The play itself was, although at times confusing, a deep play about doing something larger than you ever thought possible, to find something larger than yourself. The lead bird convinces all the other birds, seeming somewhat malicious, at the conference that they cannot live without finding the great bird king and then encourages them to travel far away. The lead bird is disconcerting at times, sometimes seeming like she is maliciously planning this travel. Her all-knowing nature and proselytizing speeches made me uncomfortable at times, and at others I was happy to see her encourage the other birds. I wish I knew more about Sufism, because I feel like that would have better allowed me to understand the ending of the play. The overriding theme that I saw in the ending, that we are the masters of our own fate, seemed to contradict the actions of the lead bird throughout the rest of the play.

    • That is so interesting that you found the Hoopoe (the lead bird) uncomfortable at times. I’m not sure if I felt “uncomfortable” by it, but I too found myself having mixed feeling about this particular bird. I did a bit of research after the play and it turns out that the Hoopoe is seen as a symbol of virtue in Persia. Since the poem was written by a Persian author, it would make sense that the Hoopoe was not only the leader of the birds, but the wise and all-knowing one too.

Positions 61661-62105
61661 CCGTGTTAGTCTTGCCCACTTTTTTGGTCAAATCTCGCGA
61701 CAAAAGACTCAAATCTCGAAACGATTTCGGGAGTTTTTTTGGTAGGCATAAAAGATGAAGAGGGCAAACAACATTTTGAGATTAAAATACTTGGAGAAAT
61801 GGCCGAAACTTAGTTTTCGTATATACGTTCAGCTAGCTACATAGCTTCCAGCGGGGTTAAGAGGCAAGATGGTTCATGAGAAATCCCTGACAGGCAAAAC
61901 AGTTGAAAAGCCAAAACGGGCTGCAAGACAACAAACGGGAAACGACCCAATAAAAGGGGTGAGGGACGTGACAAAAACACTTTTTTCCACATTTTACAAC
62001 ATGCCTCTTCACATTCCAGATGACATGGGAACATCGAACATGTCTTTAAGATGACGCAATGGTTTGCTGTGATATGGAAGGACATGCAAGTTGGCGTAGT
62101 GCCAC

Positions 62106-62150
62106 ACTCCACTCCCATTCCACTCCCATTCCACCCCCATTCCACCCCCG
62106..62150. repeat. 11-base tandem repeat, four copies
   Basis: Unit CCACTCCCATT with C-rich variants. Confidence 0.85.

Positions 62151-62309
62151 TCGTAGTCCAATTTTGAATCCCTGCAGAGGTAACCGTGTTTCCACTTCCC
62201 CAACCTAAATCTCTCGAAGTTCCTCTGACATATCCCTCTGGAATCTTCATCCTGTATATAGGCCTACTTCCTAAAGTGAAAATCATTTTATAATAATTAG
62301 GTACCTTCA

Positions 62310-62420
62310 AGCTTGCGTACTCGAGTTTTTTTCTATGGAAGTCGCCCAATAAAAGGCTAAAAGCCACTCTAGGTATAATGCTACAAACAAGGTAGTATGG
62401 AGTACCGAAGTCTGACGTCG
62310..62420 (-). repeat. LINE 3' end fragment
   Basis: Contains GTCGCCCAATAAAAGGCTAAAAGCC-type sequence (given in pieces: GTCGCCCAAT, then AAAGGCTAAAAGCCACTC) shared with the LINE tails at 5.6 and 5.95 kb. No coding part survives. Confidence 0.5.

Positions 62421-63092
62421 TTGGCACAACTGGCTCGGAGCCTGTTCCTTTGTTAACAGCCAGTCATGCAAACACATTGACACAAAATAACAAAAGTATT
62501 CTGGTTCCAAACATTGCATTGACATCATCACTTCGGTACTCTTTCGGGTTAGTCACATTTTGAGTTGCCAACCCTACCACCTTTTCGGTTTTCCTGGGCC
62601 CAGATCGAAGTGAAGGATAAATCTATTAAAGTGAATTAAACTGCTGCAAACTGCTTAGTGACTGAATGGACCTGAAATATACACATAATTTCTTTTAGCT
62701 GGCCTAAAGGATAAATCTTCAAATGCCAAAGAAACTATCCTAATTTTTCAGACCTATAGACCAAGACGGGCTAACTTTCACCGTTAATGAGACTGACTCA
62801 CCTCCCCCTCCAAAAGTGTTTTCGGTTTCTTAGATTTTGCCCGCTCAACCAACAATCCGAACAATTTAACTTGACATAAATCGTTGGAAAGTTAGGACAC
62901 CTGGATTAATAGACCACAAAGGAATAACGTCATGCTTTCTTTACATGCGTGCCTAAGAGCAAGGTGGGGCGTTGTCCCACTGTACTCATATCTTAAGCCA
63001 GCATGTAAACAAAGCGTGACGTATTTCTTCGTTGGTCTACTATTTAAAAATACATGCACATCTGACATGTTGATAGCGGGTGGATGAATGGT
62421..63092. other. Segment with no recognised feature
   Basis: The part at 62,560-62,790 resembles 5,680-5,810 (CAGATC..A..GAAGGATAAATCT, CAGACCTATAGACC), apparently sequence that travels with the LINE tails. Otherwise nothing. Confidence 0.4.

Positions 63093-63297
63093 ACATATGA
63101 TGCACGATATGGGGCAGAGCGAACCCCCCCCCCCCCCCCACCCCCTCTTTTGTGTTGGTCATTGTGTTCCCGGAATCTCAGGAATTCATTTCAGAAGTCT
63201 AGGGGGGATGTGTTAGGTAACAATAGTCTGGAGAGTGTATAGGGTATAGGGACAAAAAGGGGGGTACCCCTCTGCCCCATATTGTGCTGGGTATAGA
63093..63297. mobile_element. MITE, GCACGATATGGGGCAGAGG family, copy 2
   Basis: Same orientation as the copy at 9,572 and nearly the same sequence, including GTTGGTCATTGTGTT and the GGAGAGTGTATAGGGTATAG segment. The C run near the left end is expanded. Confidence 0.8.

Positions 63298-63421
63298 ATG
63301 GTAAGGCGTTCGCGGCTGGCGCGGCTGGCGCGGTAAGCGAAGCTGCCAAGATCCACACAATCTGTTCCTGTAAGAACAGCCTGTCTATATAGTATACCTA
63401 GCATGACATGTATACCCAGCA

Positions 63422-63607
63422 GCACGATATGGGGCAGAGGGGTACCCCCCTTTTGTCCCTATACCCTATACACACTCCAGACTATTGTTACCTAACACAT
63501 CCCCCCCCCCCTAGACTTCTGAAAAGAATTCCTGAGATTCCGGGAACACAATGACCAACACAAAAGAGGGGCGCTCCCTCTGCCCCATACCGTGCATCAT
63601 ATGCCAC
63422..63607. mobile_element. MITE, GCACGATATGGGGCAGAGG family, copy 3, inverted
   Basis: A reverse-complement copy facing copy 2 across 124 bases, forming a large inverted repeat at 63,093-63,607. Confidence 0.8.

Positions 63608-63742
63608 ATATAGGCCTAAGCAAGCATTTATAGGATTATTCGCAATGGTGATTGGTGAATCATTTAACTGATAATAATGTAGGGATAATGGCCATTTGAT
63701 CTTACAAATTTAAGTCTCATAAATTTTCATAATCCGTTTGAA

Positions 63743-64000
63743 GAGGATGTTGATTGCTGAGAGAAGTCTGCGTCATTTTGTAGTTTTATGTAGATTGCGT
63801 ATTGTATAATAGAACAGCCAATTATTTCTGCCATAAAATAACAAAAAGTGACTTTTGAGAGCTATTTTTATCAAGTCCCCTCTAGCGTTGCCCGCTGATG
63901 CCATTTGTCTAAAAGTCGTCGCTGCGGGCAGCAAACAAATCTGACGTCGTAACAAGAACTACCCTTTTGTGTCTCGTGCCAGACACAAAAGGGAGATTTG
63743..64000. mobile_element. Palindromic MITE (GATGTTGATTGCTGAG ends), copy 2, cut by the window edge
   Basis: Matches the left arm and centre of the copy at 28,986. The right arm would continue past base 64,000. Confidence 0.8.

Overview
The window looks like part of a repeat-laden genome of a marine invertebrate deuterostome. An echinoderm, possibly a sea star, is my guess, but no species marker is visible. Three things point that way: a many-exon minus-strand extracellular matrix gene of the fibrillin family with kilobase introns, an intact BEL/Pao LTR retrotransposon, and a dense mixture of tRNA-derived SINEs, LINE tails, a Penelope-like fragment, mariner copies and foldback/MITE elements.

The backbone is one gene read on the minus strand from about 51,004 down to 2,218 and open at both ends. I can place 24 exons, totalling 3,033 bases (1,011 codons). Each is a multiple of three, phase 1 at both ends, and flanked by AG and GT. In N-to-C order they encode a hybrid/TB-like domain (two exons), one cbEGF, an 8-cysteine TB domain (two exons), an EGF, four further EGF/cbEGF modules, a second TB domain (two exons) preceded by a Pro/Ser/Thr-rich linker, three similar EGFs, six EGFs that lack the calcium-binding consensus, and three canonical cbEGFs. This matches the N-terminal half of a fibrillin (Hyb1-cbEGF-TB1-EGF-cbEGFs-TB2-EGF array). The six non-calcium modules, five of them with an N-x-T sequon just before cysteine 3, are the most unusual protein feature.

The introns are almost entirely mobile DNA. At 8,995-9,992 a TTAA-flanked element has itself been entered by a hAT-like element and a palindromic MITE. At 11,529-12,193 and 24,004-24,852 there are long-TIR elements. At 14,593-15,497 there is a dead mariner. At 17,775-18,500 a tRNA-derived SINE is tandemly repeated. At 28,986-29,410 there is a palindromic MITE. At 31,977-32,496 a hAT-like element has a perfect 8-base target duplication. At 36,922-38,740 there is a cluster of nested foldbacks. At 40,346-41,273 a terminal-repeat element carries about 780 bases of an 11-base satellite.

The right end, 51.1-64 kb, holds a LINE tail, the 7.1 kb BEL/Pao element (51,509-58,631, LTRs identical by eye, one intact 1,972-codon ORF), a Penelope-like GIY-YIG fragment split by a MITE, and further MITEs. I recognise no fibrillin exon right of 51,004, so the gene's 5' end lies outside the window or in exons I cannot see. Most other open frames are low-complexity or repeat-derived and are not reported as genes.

7. Fascinating story, extraordinary performance, and thrilling life lessons.

    “The Conference of the Birds”—based on a 12th century Persian poem by Farid ud-Din Attar—is an exquisite play that invites the audience to join all the birds of the world in the search for their king. The birds have all come together to find a king that will bring peace and order back into the world. But just as soon as they agree to go in search of him, they realize the many challenges they must face both internally and physically as they cross the seven valleys that will eventually take them to their king, Simorgh.

    The journey of the birds was probably the most fascinating part of the play for me. As wimpy and selfish as some of the birds seem at the beginning of the play, each one of them finally realized that they were prisoners of an invisible cage, and that as safe and comfortable as this cage seemed, it was simply not enough. They, then, courageously left their home and continued onto a dangerous quest for an unknown king with only faith as their guide. Even during their most difficult challenges, among the valleys, their faith in finding their king was what kept them going.

    I think the reason why I find their journey even more fascinating than their discovery at the end has to due with the journeys we all, as humans, experience in searching for our own ultimate goal. As busy humans living in a busy and demanding life, we often get trap in our own invisible cages and because we feel safe and somewhat comfortable with what we have, we forget that we once had an ultimate goal. Only those who remember it, who see their cage, and who have the courage to step out of it are the ones that embark on this journey—everyone else just lives and dies in the security of their invisible cage. It takes lots of courage to follow a path without knowing whether you’ll find what you’ve been searching for or die trying.